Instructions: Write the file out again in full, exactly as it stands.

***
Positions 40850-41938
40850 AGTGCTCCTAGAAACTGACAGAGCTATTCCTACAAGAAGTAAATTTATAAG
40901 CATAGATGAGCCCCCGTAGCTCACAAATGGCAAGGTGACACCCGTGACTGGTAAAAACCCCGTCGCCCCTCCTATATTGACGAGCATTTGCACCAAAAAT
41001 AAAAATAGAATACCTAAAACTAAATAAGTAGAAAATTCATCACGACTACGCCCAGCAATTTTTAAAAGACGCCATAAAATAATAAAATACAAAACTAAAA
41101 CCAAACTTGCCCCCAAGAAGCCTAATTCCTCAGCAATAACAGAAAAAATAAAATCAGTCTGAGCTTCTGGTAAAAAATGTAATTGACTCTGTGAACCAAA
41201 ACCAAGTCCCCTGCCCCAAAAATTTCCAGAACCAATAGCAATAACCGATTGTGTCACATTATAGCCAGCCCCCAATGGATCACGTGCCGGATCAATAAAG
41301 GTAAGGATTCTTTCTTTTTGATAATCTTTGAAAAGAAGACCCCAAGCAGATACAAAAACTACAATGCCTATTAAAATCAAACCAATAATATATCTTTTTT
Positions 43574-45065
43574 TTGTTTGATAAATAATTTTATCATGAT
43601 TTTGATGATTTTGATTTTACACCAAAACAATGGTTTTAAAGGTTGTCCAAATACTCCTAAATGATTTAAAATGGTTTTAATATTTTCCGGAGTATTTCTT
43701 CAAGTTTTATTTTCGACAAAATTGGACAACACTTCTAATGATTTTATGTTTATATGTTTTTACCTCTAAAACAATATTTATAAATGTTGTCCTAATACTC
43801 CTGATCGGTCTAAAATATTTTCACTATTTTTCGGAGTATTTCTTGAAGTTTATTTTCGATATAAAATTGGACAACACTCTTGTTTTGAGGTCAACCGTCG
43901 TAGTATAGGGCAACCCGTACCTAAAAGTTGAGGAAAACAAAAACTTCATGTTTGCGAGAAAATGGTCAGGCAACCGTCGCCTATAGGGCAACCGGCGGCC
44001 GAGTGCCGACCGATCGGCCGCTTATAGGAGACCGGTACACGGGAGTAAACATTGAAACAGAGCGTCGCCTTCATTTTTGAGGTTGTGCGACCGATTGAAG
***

Positions 40850-41938
40850 AGTGCTCCTAGAAACTGACAGAGCTATTCCTACAAGAAGTAAATTTATAAG
40901 CATAGATGAGCCCCCGTAGCTCACAAATGGCAAGGTGACACCCGTGACTGGTAAAAACCCCGTCGCCCCTCCTATATTGACGAGCATTTGCACCAAAAAT
41001 AAAAATAGAATACCTAAAACTAAATAAGTAGAAAATTCATCACGACTACGCCCAGCAATTTTTAAAAGACGCCATAAAATAATAAAATACAAAACTAAAA
41101 CCAAACTTGCCCCCAAGAAGCCTAATTCCTCAGCAATAACAGAAAAAATAAAATCAGTCTGAGCTTCTGGTAAAAAATGTAATTGACTCTGTGAACCAAA
41201 ACCAAGTCCCCTGCCCCAAAAATTTCCAGAACCAATAGCAATAACCGATTGTGTCACATTATAGCCAGCCCCCAATGGATCACGTGCCGGATCAATAAAG
41301 GTAAGGATTCTTTCTTTTTGATAATCTTTGAAAAGAAGACCCCAAGCAGATACAAAAACTACAATGCCTATTAAAATCAAACCAATAATATATCTTTTTT
Positions 43574-45065
43574 TTGTTTGATAAATAATTTTATCATGAT
43601 TTTGATGATTTTGATTTTACACCAAAACAATGGTTTTAAAGGTTGTCCAAATACTCCTAAATGATTTAAAATGGTTTTAATATTTTCCGGAGTATTTCTT
43701 CAAGTTTTATTTTCGACAAAATTGGACAACACTTCTAATGATTTTATGTTTATATGTTTTTACCTCTAAAACAATATTTATAAATGTTGTCCTAATACTC
43801 CTGATCGGTCTAAAATATTTTCACTATTTTTCGGAGTATTTCTTGAAGTTTATTTTCGATATAAAATTGGACAACACTCTTGTTTTGAGGTCAACCGTCG
43901 TAGTATAGGGCAACCCGTACCTAAAAGTTGAGGAAAACAAAAACTTCATGTTTGCGAGAAAATGGTCAGGCAACCGTCGCCTATAGGGCAACCGGCGGCC
44001 GAGTGCCGACCGATCGGCCGCTTATAGGAGACCGGTACACGGGAGTAAACATTGAAACAGAGCGTCGCCTTCATTTTTGAGGTTGTGCGACCGATTGAAG